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The United States spent $686 billion on national defense during fiscal year (FY) 2019 according to the Office of Management and Budget, which amounts to 15 percent of the federal budget. That level of spending indicates that lawmakers have prioritized national defense as a key part of our budget; indeed, the United States spends more on defense, relative to the size of its economy, than any other member of the G-7 (a group of the world’s largest advanced economies, the members of which are shown in the chart below). This explainer looks at the components of the U.S. defense budget.
The majority of the overall defense budget, $654 billion, was spent by the Department of Defense (DoD) on military activities. The remaining $32 billion was spent on defense-related activities carried out by other agencies, such as the Department of Energy and the Federal Bureau of Investigation.
Breaking down the $654 billion, we find that it supported a broad range of activities. The largest category, operation and maintenance, cost $272 billion in 2019. It covers the cost of military operations such as training and planning, maintenance of equipment, and most of the military healthcare system (separate from outlays made by the Department of Veterans Affairs). The second largest category, military personnel, supports the pay and retirement benefits for service members and cost $156 billion in 2019.
Several smaller categories accounted for the rest of DoD spending. Procurement of weapons and systems cost $125 billion in 2019 and $89 billion was spent on research and development of weapons and equipment. The military also spent about $9 billion on the construction and management of military facilities, such as barracks and family housing, and $3 billion on a number of miscellaneous activities.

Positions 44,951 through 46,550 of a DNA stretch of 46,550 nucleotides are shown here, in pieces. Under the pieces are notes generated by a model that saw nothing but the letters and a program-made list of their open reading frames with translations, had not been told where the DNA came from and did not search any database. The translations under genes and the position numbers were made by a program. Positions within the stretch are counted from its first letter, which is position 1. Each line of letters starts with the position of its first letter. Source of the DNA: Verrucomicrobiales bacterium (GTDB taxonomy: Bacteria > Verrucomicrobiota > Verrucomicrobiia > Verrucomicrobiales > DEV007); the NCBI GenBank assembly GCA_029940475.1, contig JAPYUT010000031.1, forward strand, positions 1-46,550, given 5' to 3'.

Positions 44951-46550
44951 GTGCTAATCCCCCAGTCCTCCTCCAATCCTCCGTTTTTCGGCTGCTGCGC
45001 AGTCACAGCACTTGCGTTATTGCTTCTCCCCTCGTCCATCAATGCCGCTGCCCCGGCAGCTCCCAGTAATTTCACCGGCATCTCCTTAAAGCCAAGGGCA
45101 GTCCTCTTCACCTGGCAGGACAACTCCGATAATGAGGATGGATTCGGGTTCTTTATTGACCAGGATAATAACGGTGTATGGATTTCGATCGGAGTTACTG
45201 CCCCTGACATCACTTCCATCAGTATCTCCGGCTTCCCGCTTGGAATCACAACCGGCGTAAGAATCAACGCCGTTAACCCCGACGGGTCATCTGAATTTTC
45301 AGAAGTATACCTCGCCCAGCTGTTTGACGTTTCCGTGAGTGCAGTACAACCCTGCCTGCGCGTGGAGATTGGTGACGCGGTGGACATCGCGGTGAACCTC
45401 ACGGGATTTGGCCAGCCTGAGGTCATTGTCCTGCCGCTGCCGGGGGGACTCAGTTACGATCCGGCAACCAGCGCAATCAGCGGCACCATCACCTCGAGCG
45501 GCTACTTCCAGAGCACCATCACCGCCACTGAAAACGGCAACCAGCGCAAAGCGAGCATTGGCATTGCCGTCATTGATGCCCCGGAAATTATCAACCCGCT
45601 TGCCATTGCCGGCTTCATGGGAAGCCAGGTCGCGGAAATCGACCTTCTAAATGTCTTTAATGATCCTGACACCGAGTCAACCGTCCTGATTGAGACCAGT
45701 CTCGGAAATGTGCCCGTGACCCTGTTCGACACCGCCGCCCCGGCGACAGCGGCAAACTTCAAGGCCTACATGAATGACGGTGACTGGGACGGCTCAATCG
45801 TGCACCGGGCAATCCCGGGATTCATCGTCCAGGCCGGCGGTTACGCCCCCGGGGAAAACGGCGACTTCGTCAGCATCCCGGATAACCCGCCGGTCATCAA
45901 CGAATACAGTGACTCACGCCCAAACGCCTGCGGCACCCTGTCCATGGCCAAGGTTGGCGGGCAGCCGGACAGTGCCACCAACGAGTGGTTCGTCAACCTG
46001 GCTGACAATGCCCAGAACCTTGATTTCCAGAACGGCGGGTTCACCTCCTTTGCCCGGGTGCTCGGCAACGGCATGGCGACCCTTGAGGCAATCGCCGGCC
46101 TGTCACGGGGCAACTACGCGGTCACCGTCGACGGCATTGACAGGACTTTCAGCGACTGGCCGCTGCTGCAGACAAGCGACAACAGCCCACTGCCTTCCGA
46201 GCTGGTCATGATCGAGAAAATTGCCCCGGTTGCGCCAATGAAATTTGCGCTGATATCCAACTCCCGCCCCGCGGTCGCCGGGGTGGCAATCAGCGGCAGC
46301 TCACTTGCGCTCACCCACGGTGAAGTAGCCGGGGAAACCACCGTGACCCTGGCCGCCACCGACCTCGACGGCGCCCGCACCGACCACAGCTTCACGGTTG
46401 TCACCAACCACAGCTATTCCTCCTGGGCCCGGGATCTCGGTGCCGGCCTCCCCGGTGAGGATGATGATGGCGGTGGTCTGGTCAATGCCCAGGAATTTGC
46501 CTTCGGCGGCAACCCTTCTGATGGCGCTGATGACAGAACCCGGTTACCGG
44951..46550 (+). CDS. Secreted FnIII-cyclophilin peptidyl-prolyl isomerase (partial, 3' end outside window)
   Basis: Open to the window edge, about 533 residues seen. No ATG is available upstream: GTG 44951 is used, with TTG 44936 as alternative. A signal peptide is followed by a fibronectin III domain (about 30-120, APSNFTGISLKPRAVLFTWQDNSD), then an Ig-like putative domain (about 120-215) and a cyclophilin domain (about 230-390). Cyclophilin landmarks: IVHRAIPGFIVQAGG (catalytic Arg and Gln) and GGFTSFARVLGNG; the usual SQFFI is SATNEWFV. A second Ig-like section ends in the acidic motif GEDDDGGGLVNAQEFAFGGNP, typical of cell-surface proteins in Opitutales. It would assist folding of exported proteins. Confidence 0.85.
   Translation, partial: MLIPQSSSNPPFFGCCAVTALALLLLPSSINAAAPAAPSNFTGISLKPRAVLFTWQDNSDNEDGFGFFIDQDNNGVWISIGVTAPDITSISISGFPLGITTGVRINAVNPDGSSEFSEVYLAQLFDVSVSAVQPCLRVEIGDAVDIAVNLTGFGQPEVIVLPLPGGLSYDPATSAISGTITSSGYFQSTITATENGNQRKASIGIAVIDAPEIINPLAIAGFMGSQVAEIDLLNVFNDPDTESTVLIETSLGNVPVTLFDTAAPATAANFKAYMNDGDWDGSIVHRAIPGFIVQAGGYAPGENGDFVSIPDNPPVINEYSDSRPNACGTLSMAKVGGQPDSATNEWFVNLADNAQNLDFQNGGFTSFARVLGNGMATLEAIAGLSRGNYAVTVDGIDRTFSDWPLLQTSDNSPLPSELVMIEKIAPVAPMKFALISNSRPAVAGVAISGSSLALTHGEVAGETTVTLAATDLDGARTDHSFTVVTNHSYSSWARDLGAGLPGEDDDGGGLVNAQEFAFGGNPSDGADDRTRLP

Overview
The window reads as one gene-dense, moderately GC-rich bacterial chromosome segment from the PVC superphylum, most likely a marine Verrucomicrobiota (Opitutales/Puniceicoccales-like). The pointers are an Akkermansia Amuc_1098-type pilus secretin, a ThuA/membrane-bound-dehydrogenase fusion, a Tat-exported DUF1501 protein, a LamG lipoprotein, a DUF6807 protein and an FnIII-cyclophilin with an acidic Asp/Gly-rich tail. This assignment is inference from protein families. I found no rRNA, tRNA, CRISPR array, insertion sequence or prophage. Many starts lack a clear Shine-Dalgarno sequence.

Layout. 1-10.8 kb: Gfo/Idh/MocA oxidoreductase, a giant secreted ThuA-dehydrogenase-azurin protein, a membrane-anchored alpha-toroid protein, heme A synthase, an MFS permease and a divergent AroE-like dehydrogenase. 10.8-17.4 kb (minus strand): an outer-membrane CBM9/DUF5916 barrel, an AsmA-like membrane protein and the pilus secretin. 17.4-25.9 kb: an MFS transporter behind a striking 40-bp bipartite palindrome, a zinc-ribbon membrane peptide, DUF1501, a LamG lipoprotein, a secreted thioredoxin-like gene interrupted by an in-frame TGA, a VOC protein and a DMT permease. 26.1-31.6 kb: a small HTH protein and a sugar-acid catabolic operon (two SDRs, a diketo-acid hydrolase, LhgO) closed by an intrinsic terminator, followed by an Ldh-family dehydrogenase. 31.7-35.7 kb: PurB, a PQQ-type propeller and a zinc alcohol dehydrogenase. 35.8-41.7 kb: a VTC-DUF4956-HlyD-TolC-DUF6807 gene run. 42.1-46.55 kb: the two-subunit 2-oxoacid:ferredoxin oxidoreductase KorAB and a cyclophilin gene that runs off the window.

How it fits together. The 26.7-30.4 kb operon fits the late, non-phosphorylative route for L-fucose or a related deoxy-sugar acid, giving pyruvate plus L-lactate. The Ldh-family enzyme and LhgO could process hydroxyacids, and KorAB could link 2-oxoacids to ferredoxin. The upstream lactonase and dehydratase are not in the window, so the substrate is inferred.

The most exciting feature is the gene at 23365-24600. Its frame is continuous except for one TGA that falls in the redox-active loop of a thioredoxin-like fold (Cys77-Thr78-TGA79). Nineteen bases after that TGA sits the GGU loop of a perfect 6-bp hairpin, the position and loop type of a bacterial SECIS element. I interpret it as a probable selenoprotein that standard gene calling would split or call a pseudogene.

The composition of DoD spending has varied over time. Operation and maintenance accounted for 42 percent of military spending in 2019, which is up from 28 percent in 1969. Although the United States was at the peak of its involvement in the Vietnam War 50 years ago and operational costs were significant, a much larger share of military spending was devoted to military personnel and procuring weapons and systems at that time.
Two large categories of spending have a close relationship with the defense budget, though they technically fall outside of it. The first is veterans’ benefits and services, on which the federal government spent $200 billion in 2019. Those commitments arise in part from past military decisions. The second is international affairs, to which the federal government devoted $53 billion in 2019 for activities like humanitarian assistance and international development. That spending influences the political and economic developments in other countries and can therefore affect future decisions on military involvement and defense spending. These categories, and their relationship to national defense, highlight the federal government’s significant budgetary commitment in this overall area.
The national defense budget funds a wide range of activities and represents a significant share of overall federal spending. Indeed, the United States spends more than any other advanced economy in this area, not only in raw dollars, but also as a share of the economy. While the appropriate level of defense funding is part of an ongoing debate, one thing is clear — national defense spending is currently one of the top priorities of the U.S. federal government.